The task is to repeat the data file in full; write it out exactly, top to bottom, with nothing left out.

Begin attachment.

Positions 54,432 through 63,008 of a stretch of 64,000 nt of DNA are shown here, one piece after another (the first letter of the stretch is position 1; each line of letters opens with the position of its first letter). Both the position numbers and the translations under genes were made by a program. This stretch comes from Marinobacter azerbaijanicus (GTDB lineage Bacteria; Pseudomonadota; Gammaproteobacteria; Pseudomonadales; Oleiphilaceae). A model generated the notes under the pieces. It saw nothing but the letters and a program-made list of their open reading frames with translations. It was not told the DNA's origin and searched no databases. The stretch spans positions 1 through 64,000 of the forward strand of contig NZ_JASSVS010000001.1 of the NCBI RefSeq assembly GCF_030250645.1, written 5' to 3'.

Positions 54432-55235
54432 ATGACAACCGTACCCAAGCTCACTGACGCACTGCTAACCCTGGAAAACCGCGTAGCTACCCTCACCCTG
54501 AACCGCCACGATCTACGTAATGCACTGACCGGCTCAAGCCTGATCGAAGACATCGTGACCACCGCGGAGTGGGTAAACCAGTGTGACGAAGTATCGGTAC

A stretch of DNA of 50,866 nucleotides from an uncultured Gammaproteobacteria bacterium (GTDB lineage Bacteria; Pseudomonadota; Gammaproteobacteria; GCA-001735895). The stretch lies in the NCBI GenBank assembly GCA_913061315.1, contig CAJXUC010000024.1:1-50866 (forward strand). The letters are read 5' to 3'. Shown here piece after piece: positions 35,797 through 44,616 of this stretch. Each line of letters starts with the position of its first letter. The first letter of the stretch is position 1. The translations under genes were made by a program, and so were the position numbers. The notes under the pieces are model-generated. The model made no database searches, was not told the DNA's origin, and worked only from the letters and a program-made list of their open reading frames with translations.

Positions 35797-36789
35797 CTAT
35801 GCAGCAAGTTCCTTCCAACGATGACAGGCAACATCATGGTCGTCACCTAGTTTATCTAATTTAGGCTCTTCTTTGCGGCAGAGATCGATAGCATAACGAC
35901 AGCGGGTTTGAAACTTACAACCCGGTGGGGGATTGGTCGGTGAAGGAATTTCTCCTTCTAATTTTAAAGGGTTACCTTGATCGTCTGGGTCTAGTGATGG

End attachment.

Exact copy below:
Positions 54,432 through 63,008 of a stretch of 64,000 nt of DNA are shown here, one piece after another (the first letter of the stretch is position 1; each line of letters opens with the position of its first letter). Both the position numbers and the translations under genes were made by a program. This stretch comes from Marinobacter azerbaijanicus (GTDB lineage Bacteria; Pseudomonadota; Gammaproteobacteria; Pseudomonadales; Oleiphilaceae). A model generated the notes under the pieces. It saw nothing but the letters and a program-made list of their open reading frames with translations. It was not told the DNA's origin and searched no databases. The stretch spans positions 1 through 64,000 of the forward strand of contig NZ_JASSVS010000001.1 of the NCBI RefSeq assembly GCF_030250645.1, written 5' to 3'.

Positions 54432-55235
54432 ATGACAACCGTACCCAAGCTCACTGACGCACTGCTAACCCTGGAAAACCGCGTAGCTACCCTCACCCTG
54501 AACCGCCACGATCTACGTAATGCACTGACCGGCTCAAGCCTGATCGAAGACATCGTGACCACCGCGGAGTGGGTAAACCAGTGTGACGAAGTATCGGTAC

A stretch of DNA of 50,866 nucleotides from an uncultured Gammaproteobacteria bacterium (GTDB lineage Bacteria; Pseudomonadota; Gammaproteobacteria; GCA-001735895). The stretch lies in the NCBI GenBank assembly GCA_913061315.1, contig CAJXUC010000024.1:1-50866 (forward strand). The letters are read 5' to 3'. Shown here piece after piece: positions 35,797 through 44,616 of this stretch. Each line of letters starts with the position of its first letter. The first letter of the stretch is position 1. The translations under genes were made by a program, and so were the position numbers. The notes under the pieces are model-generated. The model made no database searches, was not told the DNA's origin, and worked only from the letters and a program-made list of their open reading frames with translations.

Positions 35797-36789
35797 CTAT
35801 GCAGCAAGTTCCTTCCAACGATGACAGGCAACATCATGGTCGTCACCTAGTTTATCTAATTTAGGCTCTTCTTTGCGGCAGAGATCGATAGCATAACGAC
35901 AGCGGGTTTGAAACTTACAACCCGGTGGGGGATTGGTCGGTGAAGGAATTTCTCCTTCTAATTTTAAAGGGTTACCTTGATCGTCTGGGTCTAGTGATGG